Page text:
2. The central 2x2 square - instead of being empty - duplicates the exact board position of the previous move, as in the next figure:

                             a . . . x x . . . .
    a . . . . . . .          . b . . x x . . . .
    . b . . . . . .          . . c . x x . . . .
    . . c . . . . .          . . . d x x e . . .
    . . . d e . . .          x x x x d e x x x x
    . . . f g . . .          x x x x f g x x x x
    . . . . . . . .          . . . f x x g . . .
    . . . . . . . .          . . . . x x . . . .
    . . . . . . . .          . . . . x x . . . .
                             . . . . x x . . . .

  3. If there are many Kings with the same color, they are allowed to stay in check, and the opponent must capture them all in order to win.

- That's better!

- The Guide has it all!

- Great! And what about the final Implosion?

- The Big Crunch?


Big CRUNCH! Chess

by João Pedro Neto

  1. The FIDE rules apply, except:
  2. At each set of 19 moves, the central 2 rows and columns are eliminated together with all pieces.
  3. A player loses if his King is caught in the implosion (it's a draw if both Kings are imploded)

- Fascinating! - Zork said.

- It is terrifying to think of the end of the Universe - Turn looked with sad eyes to the edge of infinity. His blo'kursh eyes saw myriad's of red galaxies accelerating towards the big nothing.

- Peanuts! - was Zork's unexpected response - It is just like playing. Everything starts over and over again in a brand new game!

- And someone is loosing over and over again... Oh well, some Universes last longer. Look:


Fluctuating Chess

by Claude Chaunier

  1. The FIDE rules apply, except:
  2. Every 11 moves, the board contracts or expands as in Big CRUNCH! and Hoyle Chess, repeating the following pattern: expanding, contracting, contracting, expanding.

As a result the board is of size 8x8 during the  moves 1-11, 23-33, 45-55, ...


- Anyway the Universe is much bigger than a chess board - Zork added .

- Nothing that Hyperspace cannot solve!


Hyperspace Chess

by João Pedro Neto

  1. The FIDE rules apply except in the following:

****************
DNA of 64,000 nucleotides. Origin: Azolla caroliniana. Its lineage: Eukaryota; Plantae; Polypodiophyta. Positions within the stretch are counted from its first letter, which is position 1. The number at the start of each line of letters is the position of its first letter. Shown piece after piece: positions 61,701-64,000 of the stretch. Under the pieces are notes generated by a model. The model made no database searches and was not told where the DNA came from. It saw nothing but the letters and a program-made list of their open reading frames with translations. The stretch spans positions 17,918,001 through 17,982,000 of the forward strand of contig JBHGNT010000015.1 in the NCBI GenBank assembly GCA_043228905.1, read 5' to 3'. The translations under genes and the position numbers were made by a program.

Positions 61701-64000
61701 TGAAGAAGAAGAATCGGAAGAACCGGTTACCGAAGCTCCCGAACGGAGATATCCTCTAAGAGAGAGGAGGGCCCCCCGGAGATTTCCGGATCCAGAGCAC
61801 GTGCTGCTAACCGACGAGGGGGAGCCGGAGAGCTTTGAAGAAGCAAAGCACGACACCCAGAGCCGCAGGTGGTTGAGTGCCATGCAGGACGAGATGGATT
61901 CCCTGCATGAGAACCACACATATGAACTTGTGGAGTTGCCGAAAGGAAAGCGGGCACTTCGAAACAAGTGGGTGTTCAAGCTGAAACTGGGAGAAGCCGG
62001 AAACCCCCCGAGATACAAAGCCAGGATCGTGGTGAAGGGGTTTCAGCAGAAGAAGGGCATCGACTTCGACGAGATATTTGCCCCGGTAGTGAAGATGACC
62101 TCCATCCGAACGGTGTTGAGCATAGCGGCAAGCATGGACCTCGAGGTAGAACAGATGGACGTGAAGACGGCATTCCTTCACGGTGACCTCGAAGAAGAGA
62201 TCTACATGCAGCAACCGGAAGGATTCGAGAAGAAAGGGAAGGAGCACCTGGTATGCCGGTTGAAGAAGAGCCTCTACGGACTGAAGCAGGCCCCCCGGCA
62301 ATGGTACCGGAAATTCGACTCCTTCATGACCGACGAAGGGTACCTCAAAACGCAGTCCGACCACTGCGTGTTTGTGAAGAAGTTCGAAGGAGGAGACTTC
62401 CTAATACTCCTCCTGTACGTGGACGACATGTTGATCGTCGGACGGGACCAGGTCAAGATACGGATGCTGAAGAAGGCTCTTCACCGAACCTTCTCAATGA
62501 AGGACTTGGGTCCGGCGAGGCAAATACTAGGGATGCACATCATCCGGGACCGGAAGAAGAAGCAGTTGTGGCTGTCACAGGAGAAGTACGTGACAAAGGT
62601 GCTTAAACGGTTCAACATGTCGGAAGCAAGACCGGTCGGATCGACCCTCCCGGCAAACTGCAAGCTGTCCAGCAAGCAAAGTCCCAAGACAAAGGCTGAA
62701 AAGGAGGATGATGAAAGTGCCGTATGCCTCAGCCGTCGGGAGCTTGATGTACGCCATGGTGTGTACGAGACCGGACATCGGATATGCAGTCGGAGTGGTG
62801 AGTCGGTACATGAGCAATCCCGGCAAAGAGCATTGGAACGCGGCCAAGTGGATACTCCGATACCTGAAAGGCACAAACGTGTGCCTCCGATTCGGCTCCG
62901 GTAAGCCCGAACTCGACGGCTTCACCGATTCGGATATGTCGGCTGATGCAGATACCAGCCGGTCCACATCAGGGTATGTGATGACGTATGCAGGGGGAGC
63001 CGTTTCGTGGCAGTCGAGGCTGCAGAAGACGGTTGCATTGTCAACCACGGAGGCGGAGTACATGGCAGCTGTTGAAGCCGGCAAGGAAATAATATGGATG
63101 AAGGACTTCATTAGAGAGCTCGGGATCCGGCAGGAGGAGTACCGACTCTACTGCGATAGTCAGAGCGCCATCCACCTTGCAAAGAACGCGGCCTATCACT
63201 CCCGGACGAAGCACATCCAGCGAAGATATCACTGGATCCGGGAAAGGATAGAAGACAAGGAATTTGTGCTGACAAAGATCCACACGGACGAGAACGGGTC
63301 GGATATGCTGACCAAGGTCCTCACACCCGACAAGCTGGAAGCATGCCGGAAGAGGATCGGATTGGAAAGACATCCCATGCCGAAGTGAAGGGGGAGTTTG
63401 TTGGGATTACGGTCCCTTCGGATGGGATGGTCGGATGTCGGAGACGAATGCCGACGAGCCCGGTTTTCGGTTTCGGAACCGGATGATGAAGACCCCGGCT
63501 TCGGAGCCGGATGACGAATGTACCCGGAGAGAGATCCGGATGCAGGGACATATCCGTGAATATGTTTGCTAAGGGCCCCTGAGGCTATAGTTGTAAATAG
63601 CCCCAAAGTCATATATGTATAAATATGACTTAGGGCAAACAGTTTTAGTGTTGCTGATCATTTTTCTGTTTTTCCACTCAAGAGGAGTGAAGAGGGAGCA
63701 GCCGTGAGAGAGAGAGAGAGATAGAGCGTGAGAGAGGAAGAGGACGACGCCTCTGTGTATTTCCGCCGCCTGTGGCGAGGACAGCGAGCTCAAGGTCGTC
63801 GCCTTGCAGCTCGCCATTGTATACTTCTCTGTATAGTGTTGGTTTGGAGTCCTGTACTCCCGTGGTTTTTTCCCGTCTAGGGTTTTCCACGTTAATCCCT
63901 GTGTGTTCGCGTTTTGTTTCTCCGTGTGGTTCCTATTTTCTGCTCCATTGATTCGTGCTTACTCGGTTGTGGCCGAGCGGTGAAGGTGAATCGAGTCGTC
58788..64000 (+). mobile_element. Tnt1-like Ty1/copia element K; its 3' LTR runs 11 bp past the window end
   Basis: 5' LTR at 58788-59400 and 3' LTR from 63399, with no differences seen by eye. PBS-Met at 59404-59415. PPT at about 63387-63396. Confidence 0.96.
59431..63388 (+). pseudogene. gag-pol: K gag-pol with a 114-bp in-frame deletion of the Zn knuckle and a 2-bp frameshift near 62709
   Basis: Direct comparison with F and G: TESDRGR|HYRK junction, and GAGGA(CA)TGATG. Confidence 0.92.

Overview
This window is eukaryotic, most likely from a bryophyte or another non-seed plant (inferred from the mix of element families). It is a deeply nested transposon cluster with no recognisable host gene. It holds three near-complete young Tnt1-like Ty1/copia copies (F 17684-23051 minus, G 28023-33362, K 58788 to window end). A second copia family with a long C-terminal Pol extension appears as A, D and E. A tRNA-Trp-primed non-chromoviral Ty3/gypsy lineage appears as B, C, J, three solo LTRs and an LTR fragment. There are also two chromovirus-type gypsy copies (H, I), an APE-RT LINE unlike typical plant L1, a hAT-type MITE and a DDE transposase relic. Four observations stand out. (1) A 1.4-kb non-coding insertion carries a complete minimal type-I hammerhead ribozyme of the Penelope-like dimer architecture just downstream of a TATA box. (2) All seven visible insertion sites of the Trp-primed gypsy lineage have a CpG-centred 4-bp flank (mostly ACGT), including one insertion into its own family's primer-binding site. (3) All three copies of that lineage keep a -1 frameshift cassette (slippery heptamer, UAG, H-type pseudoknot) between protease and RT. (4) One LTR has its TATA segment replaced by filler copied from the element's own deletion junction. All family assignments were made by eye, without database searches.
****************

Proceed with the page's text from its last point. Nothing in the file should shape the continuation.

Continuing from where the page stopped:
2. When a piece is not moved to an adjacent square, the moved piece enters hyperspace (i.e., it is removed from the board) and travels one square per turn until it reaches the destination (and then it is dropped). The intermediate squares can be empty or not, it does not matter (since the piece is traveling in hyperspace).
  3. First the player makes the regular move, then the hyperspace moves (i.e., the drop moves).
  4. There may be several pieces in hyperspace at the same time, and more than one can be dropped at the same time.
  5. If two pieces are dropped at the same time in the same square (or a piece is dropped in a square occupied by a piece of the same color), they both explode and destroy all the immediate neighbors (including diagonals).
  6. If a piece is dropped in a square occupied by an enemy piece, this one is captured.
  7. The Knight jump takes one turn in hyperspace.
  8. A player loses by checkmate or if his King is destroyed by an explosion (if both Kings are destroyed in the same explosion, the game is a draw)

variant : The hyperspace jumps are optional. This means a faster and less tactical game .


- Ok, ok, so the Guide provides the big picture - Zork conceded. - But does it present concepts for smaller things?

- Of course. Remember: the Universe and Everything! How do you think particles and the fundamental forces were born?


Cooling Down Chess ( or Symmetry Breaking  Chess)

by Claude Chaunier

  1. The FIDE rules apply, except:
  2. At the beginning, the  32 pieces are undifferentiated. The players will gradually settle their normal color and nature while moving them.
  3. A player can move a piece whose color isn't fixed yet, wherever it is - including on the enemy rank. It immediately gets the player's color and keeps it until the end of the game.
  4. There cannot be more than 16 pieces with each color.
  5. The way a player moves a piece also determines part or all of its nature for the rest of the game. A piece that has already moved like a Pawn isn't completely known, because it could also be a Queen for example. But it cannot be a Knight and cannot move like a Knight anymore. On the other hand, a piece that has moved like a Knight is undoubtedly a Knight and cannot move like anything else anymore.